The cars look incredible and there are several that will be instantly recognisable, like the Tanknator, Bump Around, Veloci-Racer and GT Scorcher. There are also several real-life licensed cars and those drawn from pop culture that can be unlocked, picked up in the in-game loot crates (which look like the actual boxes you purchase Hot Wheels track sets in), or purchased with in-game currency. I was lucky enough to grab the DeLorean from Back to The Future early doors, which absolutely delighted me. You can even get your paws on K.I.T.T and play out your inner Knight Rider Hasselhoff race fantasy.
The heft and power of the PS5 really makes the cars and tracks sing. Just to double down, these look like toys – right down to the seams and edges or materials used to make them and the moulded Hot Wheels details on the undercarriage. You can clearly make out where metal meets plastic, and see them get chipped as they batter into each other during races. My breath was taken away when I spotted that you can actually see fingerprints on the cars. How cool is that?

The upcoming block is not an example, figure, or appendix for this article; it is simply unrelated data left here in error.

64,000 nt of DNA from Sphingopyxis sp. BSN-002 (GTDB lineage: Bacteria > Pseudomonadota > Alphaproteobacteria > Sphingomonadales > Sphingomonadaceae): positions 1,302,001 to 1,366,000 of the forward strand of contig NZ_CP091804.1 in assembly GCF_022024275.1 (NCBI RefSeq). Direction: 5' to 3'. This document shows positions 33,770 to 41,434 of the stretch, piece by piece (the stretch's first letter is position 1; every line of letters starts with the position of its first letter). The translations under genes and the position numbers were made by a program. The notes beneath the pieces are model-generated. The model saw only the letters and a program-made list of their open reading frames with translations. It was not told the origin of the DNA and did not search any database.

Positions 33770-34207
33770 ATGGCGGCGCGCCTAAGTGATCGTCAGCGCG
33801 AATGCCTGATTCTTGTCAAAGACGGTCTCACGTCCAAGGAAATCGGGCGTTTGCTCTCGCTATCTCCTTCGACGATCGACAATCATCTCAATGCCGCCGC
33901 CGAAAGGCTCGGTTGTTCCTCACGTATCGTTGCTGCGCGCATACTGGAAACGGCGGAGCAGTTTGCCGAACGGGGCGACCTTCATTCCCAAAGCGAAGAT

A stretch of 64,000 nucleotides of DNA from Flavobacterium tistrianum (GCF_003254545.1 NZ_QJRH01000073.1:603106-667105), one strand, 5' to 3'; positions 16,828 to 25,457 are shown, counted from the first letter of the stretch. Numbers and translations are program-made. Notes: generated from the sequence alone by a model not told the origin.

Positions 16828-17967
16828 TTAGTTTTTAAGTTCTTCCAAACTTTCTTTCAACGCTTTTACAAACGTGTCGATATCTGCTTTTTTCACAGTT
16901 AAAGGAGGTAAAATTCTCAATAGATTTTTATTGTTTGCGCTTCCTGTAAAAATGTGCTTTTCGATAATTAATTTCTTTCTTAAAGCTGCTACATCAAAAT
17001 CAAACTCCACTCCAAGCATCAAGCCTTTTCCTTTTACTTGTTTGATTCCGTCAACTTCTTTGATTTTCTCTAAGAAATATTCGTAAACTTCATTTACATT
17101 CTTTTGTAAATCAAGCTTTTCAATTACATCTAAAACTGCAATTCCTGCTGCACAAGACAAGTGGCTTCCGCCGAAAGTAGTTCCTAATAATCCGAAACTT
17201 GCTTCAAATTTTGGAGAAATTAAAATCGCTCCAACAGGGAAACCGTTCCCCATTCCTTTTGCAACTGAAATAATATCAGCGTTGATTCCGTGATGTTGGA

Looking good is one thing, thankfully the race mechanics are superb too. Although there are turbo boosts that can be triggered, which vary in their execution depending on which Hot Wheel you are controlling, there are no other crazy power ups and this doesn’t play like a kart racer at all, something I think many may have anticipated would be the case. I felt it has much more in common with a pure arcadester like OutRun 2 or Burnout, with a focus on drifting and employing the boost to make up ground and surge ahead of your rivals. As you can adjust the vehicles in the air, you can execute a landing from a jump by ensuring you are leaning in the right direction as you hit the track. Remembering you are playing with toys, there is a chance that you will end up flying off the track at times, or succumbing to one of the obstacles. You can get blown off course by a fan, or even confronted by a giant spider and its web.
Hot Wheels Unleashed: hard to master